Latest storage publications
The world has a modern-day obsession with data. With nearly 90 percent of its data created in the last two years and enterprise data doubling every two years, we’re living in an era of data overload.
The challenge is wider than just dealing with the amount of data we own – it’s also about what we do with it once we’ve got it, given that between 60-90 percent of data is cold and infrequently accessed within a few months of its creation. Nearly everyone can create endless streams of data without difficulty, but comparatively few have become as effective at data management.
Underpinning today’s data revolution are data architectures which define how data is stored, arranged, managed and used.
With the rise of data-intensive applications such as AI and analytics and the deluge of unstructured data brought about by IoT, there is a growing need for more efficient and flexible data architectures so that organisations can keep data centre costs low and increase speed, agility and time-to-value for data initiatives.
With data being produced at an exponential rate, research teams and organisations are working hard to improve the efficiency and sustainability of storage technology, leading to a raft of experimental research projects.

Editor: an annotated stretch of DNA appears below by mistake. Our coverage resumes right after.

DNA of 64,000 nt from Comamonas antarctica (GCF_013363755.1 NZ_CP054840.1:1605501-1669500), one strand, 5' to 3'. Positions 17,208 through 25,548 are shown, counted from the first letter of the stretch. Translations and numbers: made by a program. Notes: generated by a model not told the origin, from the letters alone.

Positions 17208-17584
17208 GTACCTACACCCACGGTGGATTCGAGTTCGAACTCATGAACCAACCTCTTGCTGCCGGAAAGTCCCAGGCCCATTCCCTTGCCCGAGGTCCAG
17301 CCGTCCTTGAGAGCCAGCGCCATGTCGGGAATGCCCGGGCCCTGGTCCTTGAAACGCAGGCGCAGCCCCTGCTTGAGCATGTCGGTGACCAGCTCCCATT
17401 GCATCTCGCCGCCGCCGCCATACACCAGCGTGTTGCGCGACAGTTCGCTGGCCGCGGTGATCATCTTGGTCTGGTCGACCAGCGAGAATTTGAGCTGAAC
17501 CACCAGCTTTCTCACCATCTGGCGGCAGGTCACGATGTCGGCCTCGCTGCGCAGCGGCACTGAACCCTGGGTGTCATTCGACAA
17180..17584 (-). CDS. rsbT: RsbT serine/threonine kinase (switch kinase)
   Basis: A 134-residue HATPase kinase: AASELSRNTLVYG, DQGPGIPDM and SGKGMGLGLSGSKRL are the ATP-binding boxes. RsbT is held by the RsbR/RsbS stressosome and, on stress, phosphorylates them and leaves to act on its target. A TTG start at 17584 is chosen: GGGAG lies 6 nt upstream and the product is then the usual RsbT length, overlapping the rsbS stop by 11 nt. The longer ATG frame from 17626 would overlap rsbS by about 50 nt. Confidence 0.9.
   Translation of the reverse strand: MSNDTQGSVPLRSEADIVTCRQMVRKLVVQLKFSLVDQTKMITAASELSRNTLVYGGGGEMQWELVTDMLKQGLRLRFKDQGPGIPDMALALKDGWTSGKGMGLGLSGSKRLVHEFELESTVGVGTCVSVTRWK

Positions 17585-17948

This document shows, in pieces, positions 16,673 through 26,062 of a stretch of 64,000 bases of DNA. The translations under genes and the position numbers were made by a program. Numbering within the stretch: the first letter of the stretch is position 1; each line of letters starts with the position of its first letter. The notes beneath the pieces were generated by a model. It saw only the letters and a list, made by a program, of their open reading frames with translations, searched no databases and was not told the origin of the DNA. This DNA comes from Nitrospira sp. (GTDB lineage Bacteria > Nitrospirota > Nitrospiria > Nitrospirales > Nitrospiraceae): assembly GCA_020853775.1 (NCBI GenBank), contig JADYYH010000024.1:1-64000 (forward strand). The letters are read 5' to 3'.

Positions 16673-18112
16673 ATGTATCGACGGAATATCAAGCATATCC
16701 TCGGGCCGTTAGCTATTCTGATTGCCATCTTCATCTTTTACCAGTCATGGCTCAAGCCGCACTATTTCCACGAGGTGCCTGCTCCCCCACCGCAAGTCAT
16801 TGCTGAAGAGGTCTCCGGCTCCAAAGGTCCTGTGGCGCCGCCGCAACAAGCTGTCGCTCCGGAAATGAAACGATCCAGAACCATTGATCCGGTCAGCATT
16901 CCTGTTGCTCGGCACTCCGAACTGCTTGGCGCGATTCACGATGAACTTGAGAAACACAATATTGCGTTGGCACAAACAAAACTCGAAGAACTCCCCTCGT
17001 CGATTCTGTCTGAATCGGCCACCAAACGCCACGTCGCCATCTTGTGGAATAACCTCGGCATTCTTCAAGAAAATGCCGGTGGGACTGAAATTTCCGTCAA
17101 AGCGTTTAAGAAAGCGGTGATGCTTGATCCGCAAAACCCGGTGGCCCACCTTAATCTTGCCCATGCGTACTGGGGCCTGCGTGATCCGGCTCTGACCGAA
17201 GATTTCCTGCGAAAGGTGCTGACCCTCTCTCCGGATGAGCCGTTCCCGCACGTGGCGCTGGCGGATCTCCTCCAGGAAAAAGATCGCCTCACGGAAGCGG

Last month, researchers from the University of Alberta demonstrated a new atomic-based storage technique that uses hydrogen gas to rewrite data. And a Microsoft storage project recently announced it had successfully stored the movie Superman on quartz glass.
Hyperconverged Infrastructure (HCI) is no longer a buzzword. As noted by Justin Warren in his article on Forbes, most HCI vendors now offer HCI as an overall offering and that’s how it should be. The technology is not dead; it has become a natural part of the data storage technology world. Now that it has been transformed into an essential cog in the engine that drives the enterprise data storage world forward, it’s important to recap the true promise of HCI and why it’s now taken so seriously..
Researchers have developed an improved atomic storage manufacturing process that could finally make ultra-efficient, high-density storage solutions a reality.
Ultra-high density storage devices have been around for a while and typically rely on single molecules or atoms to store bits of information.